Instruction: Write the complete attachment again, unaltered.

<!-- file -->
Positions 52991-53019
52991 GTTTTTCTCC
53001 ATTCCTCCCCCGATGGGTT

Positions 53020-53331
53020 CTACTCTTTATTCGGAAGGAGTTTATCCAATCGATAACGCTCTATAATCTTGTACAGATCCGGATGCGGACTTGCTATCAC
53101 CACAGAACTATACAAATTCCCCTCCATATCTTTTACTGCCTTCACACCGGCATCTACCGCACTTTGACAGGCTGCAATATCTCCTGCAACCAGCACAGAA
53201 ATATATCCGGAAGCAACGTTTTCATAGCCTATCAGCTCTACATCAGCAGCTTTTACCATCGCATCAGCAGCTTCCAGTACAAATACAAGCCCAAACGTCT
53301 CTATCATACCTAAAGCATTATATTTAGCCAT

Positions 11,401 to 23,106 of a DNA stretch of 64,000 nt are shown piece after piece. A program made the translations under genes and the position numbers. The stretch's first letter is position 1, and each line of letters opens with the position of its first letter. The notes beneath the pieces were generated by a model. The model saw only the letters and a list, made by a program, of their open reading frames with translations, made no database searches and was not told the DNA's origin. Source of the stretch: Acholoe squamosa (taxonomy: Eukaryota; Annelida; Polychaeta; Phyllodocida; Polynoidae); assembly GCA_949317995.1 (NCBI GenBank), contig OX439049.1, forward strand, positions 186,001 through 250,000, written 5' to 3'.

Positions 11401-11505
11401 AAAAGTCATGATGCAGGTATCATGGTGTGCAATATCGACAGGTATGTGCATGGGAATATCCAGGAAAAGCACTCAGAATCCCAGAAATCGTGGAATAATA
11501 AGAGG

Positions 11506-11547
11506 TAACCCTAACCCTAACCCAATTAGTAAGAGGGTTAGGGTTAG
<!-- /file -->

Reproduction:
Positions 52991-53019
52991 GTTTTTCTCC
53001 ATTCCTCCCCCGATGGGTT

Positions 53020-53331
53020 CTACTCTTTATTCGGAAGGAGTTTATCCAATCGATAACGCTCTATAATCTTGTACAGATCCGGATGCGGACTTGCTATCAC
53101 CACAGAACTATACAAATTCCCCTCCATATCTTTTACTGCCTTCACACCGGCATCTACCGCACTTTGACAGGCTGCAATATCTCCTGCAACCAGCACAGAA
53201 ATATATCCGGAAGCAACGTTTTCATAGCCTATCAGCTCTACATCAGCAGCTTTTACCATCGCATCAGCAGCTTCCAGTACAAATACAAGCCCAAACGTCT
53301 CTATCATACCTAAAGCATTATATTTAGCCAT

Positions 11,401 to 23,106 of a DNA stretch of 64,000 nt are shown piece after piece. A program made the translations under genes and the position numbers. The stretch's first letter is position 1, and each line of letters opens with the position of its first letter. The notes beneath the pieces were generated by a model. The model saw only the letters and a list, made by a program, of their open reading frames with translations, made no database searches and was not told the DNA's origin. Source of the stretch: Acholoe squamosa (taxonomy: Eukaryota; Annelida; Polychaeta; Phyllodocida; Polynoidae); assembly GCA_949317995.1 (NCBI GenBank), contig OX439049.1, forward strand, positions 186,001 through 250,000, written 5' to 3'.

Positions 11401-11505
11401 AAAAGTCATGATGCAGGTATCATGGTGTGCAATATCGACAGGTATGTGCATGGGAATATCCAGGAAAAGCACTCAGAATCCCAGAAATCGTGGAATAATA
11501 AGAGG

Positions 11506-11547
11506 TAACCCTAACCCTAACCCAATTAGTAAGAGGGTTAGGGTTAG